Killer whales like to live in groups. There are small groups of 2-3 and large groups of 40-50. Every day there are 2-3 hours quietly staying on the surface of the water, because the lungs are full of enough air. So it can float safely on the sea, exposing a huge dorsal fin. The pectoral fins of the group members often maintain contact, appearing affectionate and united. If a member of the group is injured or loses consciousness in an accident, other members will come to help, use the body or head with a top strap to keep it floating on the surface of the sea, even in a pile when sleeping. This is to take care of each other and maintain a certain level of sobriety. They travel and eat together, use the population as the social organization, rest in the vast family, and grow up dependent on each other.
The basic social unit of the settled killer whales located in Washington State and British Columbia is a small matrilineal group, generally composed of 2 to 9 killer whales of similar blood relationship. This matrilineal group will remain stable for a long time, and all members seem to be Share the parenting work together. Several such groups will form a small group (usually used to describe a group of cetaceans that have social and behavioral connections with each other). A typical small group usually includes adult and juvenile male and female killer whales and young whales. Older female whales occupy a leading position, and male whales in small groups are usually the offspring of that female whale. Even some male killer whales grow to 9 meters and still live in small groups.
The social form of killer whales is matrilineal, and the choice of mating partners is more complicated, and it is not determined by the power of males: for example, the patriarch of a whale group can sometimes live to 80 years old, and there are also examples of mating in their later years. They usually choose to mate with whales. Elder male in the group. The standard scientist who chooses female whales is not clear, and mating scenes are rarely observed. They only know that there is a mother but not where the father is.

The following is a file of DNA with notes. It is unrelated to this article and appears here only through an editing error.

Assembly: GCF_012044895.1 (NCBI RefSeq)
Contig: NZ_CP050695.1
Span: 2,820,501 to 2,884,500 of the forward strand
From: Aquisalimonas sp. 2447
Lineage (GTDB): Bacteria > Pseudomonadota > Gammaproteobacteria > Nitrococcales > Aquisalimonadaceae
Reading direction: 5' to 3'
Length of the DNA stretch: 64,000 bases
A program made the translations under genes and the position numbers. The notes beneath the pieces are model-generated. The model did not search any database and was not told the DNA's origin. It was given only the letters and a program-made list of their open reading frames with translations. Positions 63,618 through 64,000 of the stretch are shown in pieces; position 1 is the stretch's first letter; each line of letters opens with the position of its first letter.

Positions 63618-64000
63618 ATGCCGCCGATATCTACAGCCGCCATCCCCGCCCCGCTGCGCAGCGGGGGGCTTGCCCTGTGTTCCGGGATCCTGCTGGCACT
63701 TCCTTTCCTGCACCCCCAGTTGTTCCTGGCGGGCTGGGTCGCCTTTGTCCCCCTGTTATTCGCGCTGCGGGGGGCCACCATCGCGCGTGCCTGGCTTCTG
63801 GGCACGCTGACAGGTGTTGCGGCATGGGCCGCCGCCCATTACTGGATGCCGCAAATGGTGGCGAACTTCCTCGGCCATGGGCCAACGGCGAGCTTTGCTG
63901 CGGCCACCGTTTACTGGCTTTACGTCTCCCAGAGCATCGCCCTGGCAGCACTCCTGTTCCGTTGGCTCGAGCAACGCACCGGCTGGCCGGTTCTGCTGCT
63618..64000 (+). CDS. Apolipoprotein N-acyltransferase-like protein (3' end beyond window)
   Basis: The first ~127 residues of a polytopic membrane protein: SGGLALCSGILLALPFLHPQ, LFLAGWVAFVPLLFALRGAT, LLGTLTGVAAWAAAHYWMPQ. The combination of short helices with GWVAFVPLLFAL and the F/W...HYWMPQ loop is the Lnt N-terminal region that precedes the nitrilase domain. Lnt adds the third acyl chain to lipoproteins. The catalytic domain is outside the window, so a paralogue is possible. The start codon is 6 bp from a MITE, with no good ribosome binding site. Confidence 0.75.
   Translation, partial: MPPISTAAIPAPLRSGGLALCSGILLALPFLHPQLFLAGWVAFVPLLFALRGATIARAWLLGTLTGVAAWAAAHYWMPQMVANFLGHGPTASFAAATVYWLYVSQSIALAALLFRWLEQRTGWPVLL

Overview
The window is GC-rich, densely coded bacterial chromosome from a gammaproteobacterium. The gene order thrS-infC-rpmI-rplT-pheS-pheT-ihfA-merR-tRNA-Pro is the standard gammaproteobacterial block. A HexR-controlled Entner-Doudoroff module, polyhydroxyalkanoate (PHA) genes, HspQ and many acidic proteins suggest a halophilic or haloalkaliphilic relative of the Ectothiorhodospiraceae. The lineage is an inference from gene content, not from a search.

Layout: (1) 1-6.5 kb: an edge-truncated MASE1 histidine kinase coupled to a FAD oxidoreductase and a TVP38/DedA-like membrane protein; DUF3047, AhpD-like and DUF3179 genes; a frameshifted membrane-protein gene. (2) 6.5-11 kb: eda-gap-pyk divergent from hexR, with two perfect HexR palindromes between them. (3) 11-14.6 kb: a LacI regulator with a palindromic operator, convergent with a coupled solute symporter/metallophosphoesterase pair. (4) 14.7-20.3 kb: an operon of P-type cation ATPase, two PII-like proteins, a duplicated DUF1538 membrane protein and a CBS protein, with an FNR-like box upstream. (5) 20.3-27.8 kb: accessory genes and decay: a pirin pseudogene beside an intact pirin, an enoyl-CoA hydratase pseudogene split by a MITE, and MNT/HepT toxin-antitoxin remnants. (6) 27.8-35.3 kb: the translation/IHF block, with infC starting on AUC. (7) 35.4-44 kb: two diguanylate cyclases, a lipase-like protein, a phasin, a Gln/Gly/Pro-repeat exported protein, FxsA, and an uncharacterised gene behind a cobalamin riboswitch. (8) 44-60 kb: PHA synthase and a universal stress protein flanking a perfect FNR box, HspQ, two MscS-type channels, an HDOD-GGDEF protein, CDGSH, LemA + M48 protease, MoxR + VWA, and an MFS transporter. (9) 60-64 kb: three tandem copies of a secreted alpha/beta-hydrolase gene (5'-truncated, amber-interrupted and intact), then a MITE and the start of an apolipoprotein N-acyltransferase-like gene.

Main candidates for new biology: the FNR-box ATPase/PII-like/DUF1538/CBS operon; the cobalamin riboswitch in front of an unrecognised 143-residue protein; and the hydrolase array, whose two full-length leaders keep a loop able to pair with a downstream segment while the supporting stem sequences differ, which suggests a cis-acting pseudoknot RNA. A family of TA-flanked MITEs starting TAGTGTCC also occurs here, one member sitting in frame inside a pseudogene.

There is no father-son relationship or father-daughter relationship in a whale group. The male’s responsibility is to go out to find food and then guide the whales to hunt. The division of labor is clear, and there is no status. The mother-daughter, mother-child relationship is very stable, and it is a lifetime relationship. Generally not outlier. Lone whales are usually caused by injuries or getting lost. When the ethnic group is too large, it will “divide” and create a new ethnic group.
Sometimes killer whales hunt in groups. They use the ultrasonic waves emitted from the head (a part of the dolphin family used to make echolocations and gather the sounds into a bunch) to communicate and communicate with each other and plan tactics. They will also work together to gather the fish into a big ball, and then take turns to get in for food. When hunting fur seals, killer whales will observe the cracks and ditches leading to the beach before the high tide. When the tide is high, the ditches will be filled with water and form a shallow water area on the beach. At this time, the killer whales will wash up the beach along the ditches. And deliberately stranded itself to take advantage of the opportunity to hunt fur seals or sea lions. Sometimes a killer whale will show its large dorsal fin to attract the attention of the seal group. At this time, another killer whale will quietly approach and kill the seals. When the prey escapes, another A killer whale will rush up to take over. Similarly, the killer whale sometimes has its abdomen up and floats motionless on the surface of the sea, much like a dead body. When squid, seabirds, sea animals, etc. approach it, it suddenly turns over and opens up. The mouth eats them, and sometimes the tail stuns the prey, such as sea lions, and then preys.
The food of killer whales includes fish, other cetaceans, pinnipeds, sea otters, birds, reptiles and cephalopods. Of the 362 stomachs of killer whales collected in Antarctica, 217 contained fish, 75 contained remnants of minke whales, 35 contained pinnipeds, and 35 contained cephalopods.